Decorating Reduces Seasonal Affective Disorder
First off you ask what is seasonal affective disorder, SAD. SAD is a form of depression that people experience at particular times of the year. Most of us are affected by the change in seasons, it is normal to feel more cheerful and energetic when the sun is shining and the days are longer, or to find that you eat more or sleep longer in winter. However, if you experience SAD, the change in seasons will have a much greater effect on your mood and energy levels and lead to symptoms of depression that have a significant impact on your day to day life. Let’s take a look at what happens.
SAD is primarily caused by a lack of sunlight affecting the balance and production of certain hormones and chemicals in the brain. To understand how something as simple as this could have such an affect on our mental wellbeing it is important to consider how much sunlight we actually receive from different sources.
Light is measured in units of lux, which is defined as, the amount of visible light per square meter incident on a surface. Roughly speaking one lux is equal to the illuminance provided by an ordinary wax candle. To put this into context the lux provided to our eyes by a normal sunny day is approximately 100,000 lux, whereas a normal lightbulb or desk lamp provides just 300-500 lux.
While it is always recommended to talk to your doctor, there are some things you can do to help combat Seasonal Affective Disorder at home. Take a look at the following ideas to help you through these long dark cold days ahead.
Light therapy. Light therapy involves an individual sitting at a recommended distance from a fluorescent light box which produces a light intensity of between 2500 and 10000 lux.
Increasing Exposure to Natural Sunlight. Even just one hour outside during the day can have a huge impact upon SAD.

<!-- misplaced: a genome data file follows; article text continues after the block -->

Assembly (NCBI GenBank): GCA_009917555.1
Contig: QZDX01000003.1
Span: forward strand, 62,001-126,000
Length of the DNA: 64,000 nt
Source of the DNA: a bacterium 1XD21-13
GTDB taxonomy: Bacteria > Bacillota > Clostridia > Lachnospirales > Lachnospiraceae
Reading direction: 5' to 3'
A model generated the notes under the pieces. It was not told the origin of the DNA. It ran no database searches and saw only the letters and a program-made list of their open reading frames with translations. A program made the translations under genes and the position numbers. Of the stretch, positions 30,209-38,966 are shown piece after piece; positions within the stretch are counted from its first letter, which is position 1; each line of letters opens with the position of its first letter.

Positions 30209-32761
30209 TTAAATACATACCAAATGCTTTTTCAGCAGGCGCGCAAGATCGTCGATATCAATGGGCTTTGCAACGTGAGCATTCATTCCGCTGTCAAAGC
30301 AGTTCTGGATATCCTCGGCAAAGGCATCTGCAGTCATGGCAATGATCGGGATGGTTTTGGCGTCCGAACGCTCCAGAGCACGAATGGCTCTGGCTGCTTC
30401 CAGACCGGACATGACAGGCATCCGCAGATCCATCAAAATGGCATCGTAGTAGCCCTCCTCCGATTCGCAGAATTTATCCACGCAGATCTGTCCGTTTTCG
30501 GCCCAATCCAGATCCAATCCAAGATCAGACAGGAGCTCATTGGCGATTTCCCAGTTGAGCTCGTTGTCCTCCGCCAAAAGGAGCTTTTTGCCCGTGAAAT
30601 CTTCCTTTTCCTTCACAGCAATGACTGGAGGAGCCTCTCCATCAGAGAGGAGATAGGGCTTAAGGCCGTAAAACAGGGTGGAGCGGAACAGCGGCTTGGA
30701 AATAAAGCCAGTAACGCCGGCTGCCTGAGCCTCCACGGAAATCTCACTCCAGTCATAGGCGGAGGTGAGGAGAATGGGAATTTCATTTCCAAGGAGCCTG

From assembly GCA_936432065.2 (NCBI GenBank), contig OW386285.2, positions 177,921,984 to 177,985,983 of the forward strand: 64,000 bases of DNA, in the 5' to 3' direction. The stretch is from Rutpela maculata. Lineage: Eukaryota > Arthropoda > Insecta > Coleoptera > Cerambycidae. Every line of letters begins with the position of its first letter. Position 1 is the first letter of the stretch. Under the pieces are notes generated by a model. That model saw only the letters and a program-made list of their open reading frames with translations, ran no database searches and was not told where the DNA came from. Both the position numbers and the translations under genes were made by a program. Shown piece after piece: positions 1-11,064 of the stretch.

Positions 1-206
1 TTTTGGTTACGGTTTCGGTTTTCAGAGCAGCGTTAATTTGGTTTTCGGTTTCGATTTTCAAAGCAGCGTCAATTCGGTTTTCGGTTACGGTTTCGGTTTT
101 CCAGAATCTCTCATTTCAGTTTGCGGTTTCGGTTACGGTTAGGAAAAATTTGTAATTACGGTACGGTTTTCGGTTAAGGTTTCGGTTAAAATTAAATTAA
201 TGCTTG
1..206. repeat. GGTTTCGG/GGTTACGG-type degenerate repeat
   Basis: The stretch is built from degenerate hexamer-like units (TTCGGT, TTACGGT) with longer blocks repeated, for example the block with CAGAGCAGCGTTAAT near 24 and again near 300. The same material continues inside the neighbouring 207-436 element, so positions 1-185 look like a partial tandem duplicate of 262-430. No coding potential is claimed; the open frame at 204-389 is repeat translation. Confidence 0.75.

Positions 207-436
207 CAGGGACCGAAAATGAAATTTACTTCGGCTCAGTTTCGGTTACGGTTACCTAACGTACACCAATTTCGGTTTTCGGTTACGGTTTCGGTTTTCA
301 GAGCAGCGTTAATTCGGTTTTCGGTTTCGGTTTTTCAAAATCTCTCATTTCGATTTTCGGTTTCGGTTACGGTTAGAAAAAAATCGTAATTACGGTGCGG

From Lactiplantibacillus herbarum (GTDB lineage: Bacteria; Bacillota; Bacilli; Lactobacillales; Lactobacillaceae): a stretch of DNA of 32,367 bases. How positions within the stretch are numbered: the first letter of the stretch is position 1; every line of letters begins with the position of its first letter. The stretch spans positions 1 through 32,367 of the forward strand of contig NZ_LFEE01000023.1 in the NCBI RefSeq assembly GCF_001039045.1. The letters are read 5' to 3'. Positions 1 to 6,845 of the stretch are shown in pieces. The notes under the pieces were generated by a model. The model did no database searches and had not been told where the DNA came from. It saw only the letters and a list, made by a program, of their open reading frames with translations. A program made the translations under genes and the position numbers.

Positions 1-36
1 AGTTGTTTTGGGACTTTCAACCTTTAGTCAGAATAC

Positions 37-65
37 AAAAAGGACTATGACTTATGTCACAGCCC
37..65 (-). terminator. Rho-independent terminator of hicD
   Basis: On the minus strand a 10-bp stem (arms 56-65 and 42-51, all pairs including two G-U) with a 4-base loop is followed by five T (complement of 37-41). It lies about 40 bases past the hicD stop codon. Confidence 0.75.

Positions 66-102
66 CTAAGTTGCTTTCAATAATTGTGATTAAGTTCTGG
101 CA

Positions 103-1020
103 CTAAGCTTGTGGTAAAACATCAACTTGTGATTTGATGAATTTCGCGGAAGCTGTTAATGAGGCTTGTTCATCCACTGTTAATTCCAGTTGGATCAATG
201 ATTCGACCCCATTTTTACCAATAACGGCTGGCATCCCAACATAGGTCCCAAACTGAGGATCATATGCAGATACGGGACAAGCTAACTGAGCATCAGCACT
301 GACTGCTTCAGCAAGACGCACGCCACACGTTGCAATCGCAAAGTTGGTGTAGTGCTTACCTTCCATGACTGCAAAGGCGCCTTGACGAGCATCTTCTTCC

Physical Activity. Try to do at least 30-60 minutes of exercise at least 3 times per week.
Diet. Of particular importance are omega oils, so if you do not eat fish, flax seeds or other sources of omega 3, consider supplementation.
And finally, Decorating Reduces Seasonal Affective Disorder. Redecorating your home can make a big difference in the quality of light there and may help contribute to improving the symptoms of seasonal affective disorder. The level of light in a room is not just determined by light through windows and skylights but also by how much is reflected by the surface of the walls and ceilings. The percentage of light which reaches a surface and is reflected back from it is called the reflectance. This percentage is higher with a white and cream walls, 60 to 70% and is much lower with darker colours which absorb available light. Pale shades will be about as effective as white and can give a room a warmer feeling. Choose lighter accessories and furniture too along with adding cool colours. Mirrors are a great addition along with lamps to brighten things up. So come on into one of our two Better Furniture showrooms and see how we can help brighten any room up.